LCQ4: Occupational safety of operators of tail lifts

     Following is a question by the Hon Poon Siu-ping and a reply by the Secretary for Labour and Welfare, Mr Matthew Cheung Kin-chung, in the Legislative Council today (January 11):


     The Labour Department (LD) published in 2013 the Guidance Notes on Prevention of Trapping Hazards of Tail Lifts (Notes) for reference by members of the freight transport sector. However, some members of the sector have pointed out that a number of industrial accidents involving the operation of tail lifts occurred in the past six years, resulting in the death of four workers and a number of injuries. They therefore consider that the Government cannot truly safeguard the occupational safety of operators of tail lifts by relying solely on the Notes, which have no legal effect. In this connection, will the Government inform this Council:

(1) as LD indicated in June last year that it would launch special law enforcement actions in respect of safe operation of tail lifts, of the details and the number of such actions taken so far, the number of cases in which the safety requirements have been breached, and the follow-up actions taken by the authorities in respect of such non-compliant cases;

(2) whether it has conducted any survey to find out if the tail lifts currently fitted to goods vehicles are in compliance with the relevant requirements in the Notes; if it has, of the outcome; of the current number of government vehicles not in compliance with such requirements, and whether the Government has plans to replace such vehicles to ensure the occupational safety of the employees concerned; and

(3) whether it will consider requiring operators of tail lifts to attend courses on safe use of tail lifts offered by the Occupational Safety and Health Council, so as to raise their safety awareness, thereby avoiding accidents involving the operation of tail lifts?



     My reply to the questions raised by the Hon Poon Siu-ping is as follows:

(1) Labour Department (LD) has all along been very concerned about the occupational safety of tail lift operation. Apart from regular enforcement inspection, LD also carries out special enforcement operations targeting the logistics and related industries. These operations cover the safe operation of tail lifts. In the past three years (i.e. 2014 to 2016), LD launched five special enforcement operations to the afore-mentioned industries, and three prosecutions for unsafe tail lift operation were taken out. The duty holders concerned were convicted and fined by the court. Besides, LD issued warnings and improvement notices to duty holders involved in unsafe tail lift operation, and followed up with these duty holders to ensure that prompt remedial actions are taken. LD does not keep statistics on the concerned warnings and improvement notices issued.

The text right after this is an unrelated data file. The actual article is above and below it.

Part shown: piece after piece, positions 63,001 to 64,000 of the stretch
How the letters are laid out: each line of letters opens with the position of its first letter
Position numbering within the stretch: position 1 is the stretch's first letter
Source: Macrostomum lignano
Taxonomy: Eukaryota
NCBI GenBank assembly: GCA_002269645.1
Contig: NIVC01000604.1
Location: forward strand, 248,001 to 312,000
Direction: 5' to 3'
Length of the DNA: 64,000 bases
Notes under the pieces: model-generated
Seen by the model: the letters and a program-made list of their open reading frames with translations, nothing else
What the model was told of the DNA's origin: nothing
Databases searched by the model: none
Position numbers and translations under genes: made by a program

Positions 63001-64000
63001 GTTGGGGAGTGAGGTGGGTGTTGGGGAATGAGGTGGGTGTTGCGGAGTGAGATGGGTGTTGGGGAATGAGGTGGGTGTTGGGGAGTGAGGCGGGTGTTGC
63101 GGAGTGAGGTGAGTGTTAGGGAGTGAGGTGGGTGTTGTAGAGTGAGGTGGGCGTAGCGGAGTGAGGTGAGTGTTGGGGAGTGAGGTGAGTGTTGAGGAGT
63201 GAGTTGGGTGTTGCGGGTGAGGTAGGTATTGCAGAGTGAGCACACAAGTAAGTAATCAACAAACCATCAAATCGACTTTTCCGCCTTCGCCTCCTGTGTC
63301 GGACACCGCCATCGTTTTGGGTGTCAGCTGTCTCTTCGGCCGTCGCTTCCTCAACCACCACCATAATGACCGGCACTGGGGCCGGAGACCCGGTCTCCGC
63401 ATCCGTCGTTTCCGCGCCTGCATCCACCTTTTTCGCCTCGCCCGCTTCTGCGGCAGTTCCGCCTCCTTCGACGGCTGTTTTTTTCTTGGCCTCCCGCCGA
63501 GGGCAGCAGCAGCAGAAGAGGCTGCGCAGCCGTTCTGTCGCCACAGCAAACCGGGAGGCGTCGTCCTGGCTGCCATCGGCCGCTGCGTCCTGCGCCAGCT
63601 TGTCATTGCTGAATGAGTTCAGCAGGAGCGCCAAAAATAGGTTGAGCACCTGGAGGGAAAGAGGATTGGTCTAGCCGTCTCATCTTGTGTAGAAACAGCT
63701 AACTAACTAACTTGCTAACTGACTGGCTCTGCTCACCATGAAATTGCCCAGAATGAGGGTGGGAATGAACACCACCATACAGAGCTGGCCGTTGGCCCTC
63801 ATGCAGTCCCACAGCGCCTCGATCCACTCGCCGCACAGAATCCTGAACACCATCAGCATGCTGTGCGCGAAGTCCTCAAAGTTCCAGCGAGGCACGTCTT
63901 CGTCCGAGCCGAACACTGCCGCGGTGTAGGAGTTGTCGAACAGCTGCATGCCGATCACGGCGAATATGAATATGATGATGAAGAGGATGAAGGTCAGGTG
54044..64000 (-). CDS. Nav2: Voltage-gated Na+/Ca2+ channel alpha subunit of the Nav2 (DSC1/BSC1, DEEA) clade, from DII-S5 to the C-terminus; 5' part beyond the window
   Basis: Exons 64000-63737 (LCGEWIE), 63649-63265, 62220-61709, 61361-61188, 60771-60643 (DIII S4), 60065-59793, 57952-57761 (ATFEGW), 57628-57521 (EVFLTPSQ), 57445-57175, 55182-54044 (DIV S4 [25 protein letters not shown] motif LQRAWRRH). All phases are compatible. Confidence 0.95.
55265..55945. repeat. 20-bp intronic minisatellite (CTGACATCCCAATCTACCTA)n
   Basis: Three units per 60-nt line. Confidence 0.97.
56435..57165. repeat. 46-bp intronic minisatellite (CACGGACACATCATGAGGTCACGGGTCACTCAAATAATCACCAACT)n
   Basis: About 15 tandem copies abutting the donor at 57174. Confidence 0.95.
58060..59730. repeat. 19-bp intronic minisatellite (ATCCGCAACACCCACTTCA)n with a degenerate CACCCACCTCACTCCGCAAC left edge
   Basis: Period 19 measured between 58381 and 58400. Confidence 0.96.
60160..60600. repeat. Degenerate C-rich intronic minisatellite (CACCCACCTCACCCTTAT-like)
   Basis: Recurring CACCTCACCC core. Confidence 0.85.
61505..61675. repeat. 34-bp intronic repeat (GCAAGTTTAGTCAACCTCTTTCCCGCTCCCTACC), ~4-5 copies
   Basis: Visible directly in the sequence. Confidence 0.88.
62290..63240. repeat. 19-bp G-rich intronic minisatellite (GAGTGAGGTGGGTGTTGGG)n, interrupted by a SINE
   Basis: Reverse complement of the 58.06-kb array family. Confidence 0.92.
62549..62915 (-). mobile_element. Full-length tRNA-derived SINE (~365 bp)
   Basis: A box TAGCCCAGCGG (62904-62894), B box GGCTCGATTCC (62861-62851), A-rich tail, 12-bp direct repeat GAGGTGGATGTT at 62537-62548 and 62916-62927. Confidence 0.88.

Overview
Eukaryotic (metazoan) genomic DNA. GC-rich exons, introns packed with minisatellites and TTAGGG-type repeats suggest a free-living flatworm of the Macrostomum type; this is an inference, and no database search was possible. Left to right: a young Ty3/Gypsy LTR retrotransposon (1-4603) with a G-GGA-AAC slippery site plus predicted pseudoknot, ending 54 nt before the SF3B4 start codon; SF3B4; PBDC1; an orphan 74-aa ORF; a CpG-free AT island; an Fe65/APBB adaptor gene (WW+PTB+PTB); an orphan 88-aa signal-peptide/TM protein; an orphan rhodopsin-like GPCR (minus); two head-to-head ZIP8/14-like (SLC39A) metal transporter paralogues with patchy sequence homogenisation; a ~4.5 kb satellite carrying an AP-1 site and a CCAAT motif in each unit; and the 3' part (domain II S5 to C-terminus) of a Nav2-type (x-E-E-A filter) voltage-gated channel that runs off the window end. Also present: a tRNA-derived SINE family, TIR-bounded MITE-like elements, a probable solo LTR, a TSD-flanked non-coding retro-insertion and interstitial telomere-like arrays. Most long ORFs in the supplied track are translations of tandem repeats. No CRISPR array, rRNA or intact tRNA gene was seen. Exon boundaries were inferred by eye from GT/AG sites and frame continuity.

(2) Last year, LD conducted a survey on the compliance of goods vehicles with tail lifts with the Guidance Notes on Prevention of Trapping Hazard of Tail Lifts (the GN). Over 1 000 goods vehicles were sampled for the study and the findings revealed that only about 5% of the goods vehicles were installed with the two-hand control device as required in the GN. This compliance rate was far from satisfactory. As a matter of fact, after the issuance of the revised GN in 2015, LD has been maintaining close contact with the industry. In view of the large number of goods vehicles fitted with tail lifts in Hong Kong, concerned trade associations, workers' unions and some Legislative Councillors appealed to LD to allow sufficient time for the industry to retrofit their goods vehicles in accordance with the GN and to take this into account in taking enforcement actions. LD is considering these views and will continue to liaise with the industry with a view to reaching a consensus with the industry as soon as possible.